Believe it or not, the classic mobile phone game Snake is widely considered to be the first mobile app created. The year was 1997, and Nokia was on the cusp of taking over the world with their almost indestructible phones that had a battery that could last for days.
While the sophistication of apps has certainly moved on from a pixelated snake, this clever little game represented a new age of technology. Being able to pick and choose the programs that worked for you, plus the ability to store it on a handheld device, was a game charger.
Fast forward to now, and there is an app for just about everything you can imagine. Flight trackers, house prices, plant identification, and even an app that lets you log where you have done a number 2 (Places I’ve Pooped) all exist.
The power of apps has been embraced by all manner of businesses and industries. Most big-name shops have dedicated apps to make it easier for customers to buy online. Cars have apps that can lock, unlock and even start the engine, in addition to showing detailed information about the car’s maintenance needs.
Health and apps
The business of health is no exception. With the rise of wearable tech, the integration between devices and apps has become closely interlinked. An Apple Watch can monitor a user’s heart rate and blood oxygen level. While avid sports fans have been known to get notifications that their heart rate is higher than healthy during important games, this feature has alerted people to serious heart issues, and can even call emergency services if the watch detects no heartbeat or movement.
While it’s good to know that if you suddenly drop to the floor due to a cardiac incident, your watch can phone an ambulance, what other ways could apps benefit your health?
Digital health intelligence
Digital health intelligence is an ever-expanding market. The ability to collect and collate data from various sources speeds up the process of drug trials and new therapies exponentially. Health researchers and app developers can work together on a three-pronged approach to move research forward:
- By surveying the digital landscape for pain points with existing medications and therapies, companies know where to concentrate their efforts. Potential partners and participants can also be identified this way.
- Engage participants. Creating apps and/or wearable devices to track information is vital to understanding how a new treatment affects the participants. Not only is valuable data gathered, but a well-designed app can keep participants invested in the process by making it convenient or fun to continue with the program. An app can also allow a wider number of participants to take part.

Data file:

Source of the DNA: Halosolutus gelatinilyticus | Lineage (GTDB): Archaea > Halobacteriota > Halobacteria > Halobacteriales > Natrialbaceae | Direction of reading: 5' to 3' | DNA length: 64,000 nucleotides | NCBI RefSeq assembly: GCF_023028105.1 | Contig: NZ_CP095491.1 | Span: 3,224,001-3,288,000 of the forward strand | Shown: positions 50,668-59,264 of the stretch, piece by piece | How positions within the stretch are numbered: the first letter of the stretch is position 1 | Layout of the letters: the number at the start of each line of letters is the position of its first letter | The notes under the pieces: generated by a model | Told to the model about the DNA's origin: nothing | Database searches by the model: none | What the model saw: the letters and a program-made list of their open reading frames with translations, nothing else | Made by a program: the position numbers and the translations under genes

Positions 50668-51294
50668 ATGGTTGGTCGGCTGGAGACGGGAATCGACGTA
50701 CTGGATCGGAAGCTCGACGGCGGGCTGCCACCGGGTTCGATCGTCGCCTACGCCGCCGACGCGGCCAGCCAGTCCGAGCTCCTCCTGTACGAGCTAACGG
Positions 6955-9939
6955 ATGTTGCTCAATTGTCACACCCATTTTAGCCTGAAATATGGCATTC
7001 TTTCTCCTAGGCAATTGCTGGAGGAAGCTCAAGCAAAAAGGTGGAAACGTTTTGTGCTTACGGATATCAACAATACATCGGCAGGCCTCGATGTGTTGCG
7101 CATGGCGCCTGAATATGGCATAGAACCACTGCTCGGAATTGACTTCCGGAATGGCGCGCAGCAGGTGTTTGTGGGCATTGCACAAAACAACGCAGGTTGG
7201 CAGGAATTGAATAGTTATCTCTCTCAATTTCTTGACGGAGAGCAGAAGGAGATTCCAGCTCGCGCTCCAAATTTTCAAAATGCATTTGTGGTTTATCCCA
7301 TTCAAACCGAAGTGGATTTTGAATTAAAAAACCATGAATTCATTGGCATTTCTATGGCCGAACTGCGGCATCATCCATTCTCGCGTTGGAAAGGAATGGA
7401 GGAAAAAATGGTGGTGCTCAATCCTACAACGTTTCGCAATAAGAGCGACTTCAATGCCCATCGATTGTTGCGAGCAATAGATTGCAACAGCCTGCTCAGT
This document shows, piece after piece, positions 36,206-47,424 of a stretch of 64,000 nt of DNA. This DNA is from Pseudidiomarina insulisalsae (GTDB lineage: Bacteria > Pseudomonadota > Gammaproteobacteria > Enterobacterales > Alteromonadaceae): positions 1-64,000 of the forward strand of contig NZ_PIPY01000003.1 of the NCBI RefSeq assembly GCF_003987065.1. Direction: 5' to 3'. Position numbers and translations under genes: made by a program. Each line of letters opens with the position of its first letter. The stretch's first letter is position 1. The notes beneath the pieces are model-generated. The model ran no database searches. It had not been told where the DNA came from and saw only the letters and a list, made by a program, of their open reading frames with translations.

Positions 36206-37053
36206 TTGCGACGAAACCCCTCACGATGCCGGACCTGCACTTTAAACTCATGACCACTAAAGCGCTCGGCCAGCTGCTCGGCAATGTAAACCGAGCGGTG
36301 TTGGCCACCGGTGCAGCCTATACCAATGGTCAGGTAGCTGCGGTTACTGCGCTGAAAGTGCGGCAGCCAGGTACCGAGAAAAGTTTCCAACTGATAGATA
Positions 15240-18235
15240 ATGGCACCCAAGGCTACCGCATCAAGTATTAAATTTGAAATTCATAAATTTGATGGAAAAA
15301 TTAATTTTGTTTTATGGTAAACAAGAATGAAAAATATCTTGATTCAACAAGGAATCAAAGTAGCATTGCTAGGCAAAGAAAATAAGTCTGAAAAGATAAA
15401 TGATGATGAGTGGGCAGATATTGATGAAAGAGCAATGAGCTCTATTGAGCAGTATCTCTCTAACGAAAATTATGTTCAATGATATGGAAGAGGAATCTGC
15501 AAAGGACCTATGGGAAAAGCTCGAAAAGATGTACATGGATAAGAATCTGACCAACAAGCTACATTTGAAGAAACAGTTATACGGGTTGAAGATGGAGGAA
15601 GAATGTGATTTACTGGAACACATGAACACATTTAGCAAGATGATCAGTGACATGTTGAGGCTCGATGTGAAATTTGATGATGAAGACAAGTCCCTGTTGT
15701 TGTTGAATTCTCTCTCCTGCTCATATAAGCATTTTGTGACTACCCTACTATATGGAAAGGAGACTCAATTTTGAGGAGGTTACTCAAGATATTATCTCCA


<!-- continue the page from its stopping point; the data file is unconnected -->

- Speed up timelines. With so much real-time data being available from a wide pool of participants, the scientific findings can be collated quickly and are immediately digitized and ordered in a way that is helpful to the research.
Doctors on-demand apps
We all know that getting an appointment with your GP can be fraught with difficulties. Whether it is a case of calling at 9 am sharp and pleading your case to the receptionist to snag a coveted same-day appointment or simply resigning yourself to wait 3 weeks to talk about an issue that is bothering you now, it can be a frustrating process.
Enter telemedicine, providing the ability to access quality health care when and where you want it.
The original Doctors on Demand app was set up in the US in 2015. It allows users to connect with a doctor or healthcare professional almost immediately. Users enter information about symptoms or issues they want to discuss and are connected to a board-certified health care provider.
This approach has proven incredibly popular, and many apps now allow you to schedule an appointment with a healthcare professional either immediately or at a time that suits you. Information and notes from the person you see can also be shared with your usual GP or health team. While a virtual visit may not work for every condition, there is something to be said for being able to speak to an expert quickly. The reassurance it can offer a patient alone is invaluable.
However, just imagine the possibility of a system that can understand the symptoms entered and not just connect you with a general practitioner but a specialist in whatever it believes to be the issue. No more waiting for referrals; you could go straight to an expert.
The merging of apps, data analysis, and potentially even AI brings exciting prospects to the field of health-related apps. Health care tailored to your medical history and the real-world data provided by your current vital signs could easily improve diagnoses and suggested treatment plans.
You also have to wonder how much general health would improve if people could see a doctor or nurse as soon as an issue arises instead of waiting for it to get really bad or for the next available appointment to come around. What does the future hold for health apps, and will we one day rely on them to save our lives?